These ‘Neolithic lineages’ accounted for 22% of the total European Y chromosome gene pool, and were predominantly found in Mediterranean regions of Europe (Greece, Italy, Southeastern Bulgaria, and Southeastern Iberia).
Members of haplogroup G2 appear to have been closely linked to the development of early agriculture in the Levant part of the Fertile Crescent, starting 11,500 years before present. The G2a branch expanded to Anatolia, the Caucasus and Europe, while G2b ended up secluded in the southern Levant and is now found mostly among Jewish people.
There has so far been ancient Y-DNA analysis from Early Neolithic Anatolia as well as most Neolithic cultures in Europe (Thessalian Neolithic in Greece, Starčevo culture in Hungary/Croatia, LBK culture in Germany, Remedello in Italy, and Cardium Pottery in south-west France and Spain) and all sites yielded a majority of G2a individuals, which is the strongest evidence at present that farming originated with and was disseminated by members of haplogroup G.
From the start, however, G2a men were accompanied by a diversity of lineages assimilated from local hunter-gathering populations along the way, such as haplogroups C1a2, H2, E-M78, I*, I1, I2 and J2. Occasionally other Near Eastern lineages showed up, like one T1a sample in the LBK culture, and one R1b-V88 in northwest Spain. T1a tribes are thought to have domesticated ovicaprids in the Zagros Mountains, while R1b tribes would have domesticated catlle in the north of the Fertile Crescent.
The highest genetic diversity within haplogroup G is found in the Fertile Crescent, between the Levant and the Caucasus, which is a good indicator of its region of origin. It is thought that early Neolithic farmers expanded from the Levant and Mesopotamia westwards to Anatolia and Europe, eastwards to South Asia, and southwards to the Arabian peninsula and North and East Africa. So far, the only G2a people negative for subclades downstream of P15 or L149.1 were found exclusively in the South Caucasus region.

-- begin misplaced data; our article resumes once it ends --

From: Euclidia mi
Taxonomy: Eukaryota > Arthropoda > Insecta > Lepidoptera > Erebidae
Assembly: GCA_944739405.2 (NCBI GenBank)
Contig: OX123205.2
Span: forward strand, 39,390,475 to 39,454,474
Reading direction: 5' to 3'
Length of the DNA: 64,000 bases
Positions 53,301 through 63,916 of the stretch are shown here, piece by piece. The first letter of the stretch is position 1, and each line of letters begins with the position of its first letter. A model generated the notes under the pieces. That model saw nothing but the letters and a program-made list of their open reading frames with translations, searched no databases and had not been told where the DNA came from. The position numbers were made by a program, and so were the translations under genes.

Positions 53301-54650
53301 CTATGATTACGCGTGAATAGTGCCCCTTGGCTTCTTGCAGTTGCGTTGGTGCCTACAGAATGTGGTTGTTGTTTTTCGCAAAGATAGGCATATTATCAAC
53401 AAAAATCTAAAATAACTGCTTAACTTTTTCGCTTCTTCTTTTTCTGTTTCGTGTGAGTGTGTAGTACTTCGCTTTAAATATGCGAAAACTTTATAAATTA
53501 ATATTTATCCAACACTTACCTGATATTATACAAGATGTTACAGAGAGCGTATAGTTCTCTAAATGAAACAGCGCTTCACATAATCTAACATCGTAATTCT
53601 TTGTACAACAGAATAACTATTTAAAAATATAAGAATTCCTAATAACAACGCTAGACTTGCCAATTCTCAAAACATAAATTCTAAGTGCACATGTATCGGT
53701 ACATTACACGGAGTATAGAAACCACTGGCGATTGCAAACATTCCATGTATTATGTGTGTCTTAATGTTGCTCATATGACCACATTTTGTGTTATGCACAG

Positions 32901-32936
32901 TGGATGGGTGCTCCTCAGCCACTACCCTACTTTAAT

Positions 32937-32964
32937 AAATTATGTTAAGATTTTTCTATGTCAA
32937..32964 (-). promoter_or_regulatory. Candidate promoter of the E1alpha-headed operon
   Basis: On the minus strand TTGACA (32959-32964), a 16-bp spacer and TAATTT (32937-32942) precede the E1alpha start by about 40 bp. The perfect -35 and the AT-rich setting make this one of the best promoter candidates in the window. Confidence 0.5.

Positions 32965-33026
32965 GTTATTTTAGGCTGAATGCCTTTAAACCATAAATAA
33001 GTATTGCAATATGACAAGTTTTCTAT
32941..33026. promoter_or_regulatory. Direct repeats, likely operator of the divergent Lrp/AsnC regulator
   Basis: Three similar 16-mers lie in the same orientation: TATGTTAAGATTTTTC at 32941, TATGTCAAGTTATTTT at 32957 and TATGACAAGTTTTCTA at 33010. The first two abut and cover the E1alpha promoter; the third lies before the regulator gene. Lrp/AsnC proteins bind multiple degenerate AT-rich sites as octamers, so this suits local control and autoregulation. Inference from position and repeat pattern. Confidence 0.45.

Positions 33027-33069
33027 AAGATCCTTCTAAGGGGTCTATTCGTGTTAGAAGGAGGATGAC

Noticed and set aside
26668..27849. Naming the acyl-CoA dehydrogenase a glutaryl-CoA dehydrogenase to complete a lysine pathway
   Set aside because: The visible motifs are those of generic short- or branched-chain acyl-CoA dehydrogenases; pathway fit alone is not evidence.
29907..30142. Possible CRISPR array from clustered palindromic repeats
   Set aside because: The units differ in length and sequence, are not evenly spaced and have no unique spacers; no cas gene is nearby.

Cardium Pottery or Cardial Ware is a Neolithic decorative style that gets its name from the imprinting of the clay with the shell of the cockle, an edible marine mollusk, formerly Cardium edulis, nowCerastoderma edule. These forms of pottery are in turn used to define the Neolithic culture which produced and spread them, mostly commonly called the “Cardial Culture”.
The alternative name Impressed Ware is given by some archaeologists to define this culture, because impressions can be with sharp objects other than cockle shell, such as a nail or comb.
Impressed pottery is much more widespread than the Cardial. Impressed Ware is found in the zone “covering Italy to the Ligurian coast” as distinct from the more western Cardial extending from Provence to western Portugal.
The sequence inprehistoric Europe has traditionally been supposed to start with widespread Cardial Ware, and then to develop other methods of impression locally, termed “epi-Cardial”. However the widespread Cardial and Impressed pattern types overlap and are now considered more likely to be contemporary.
This pottery style gives its name to the main culture of the Mediterranean Neolithic: Cardium Pottery Culture or Cardial Culture, or Impressed Ware Culture, which eventually extended from the Adriatic sea to the Atlantic coasts of Portugal and south to Morocco.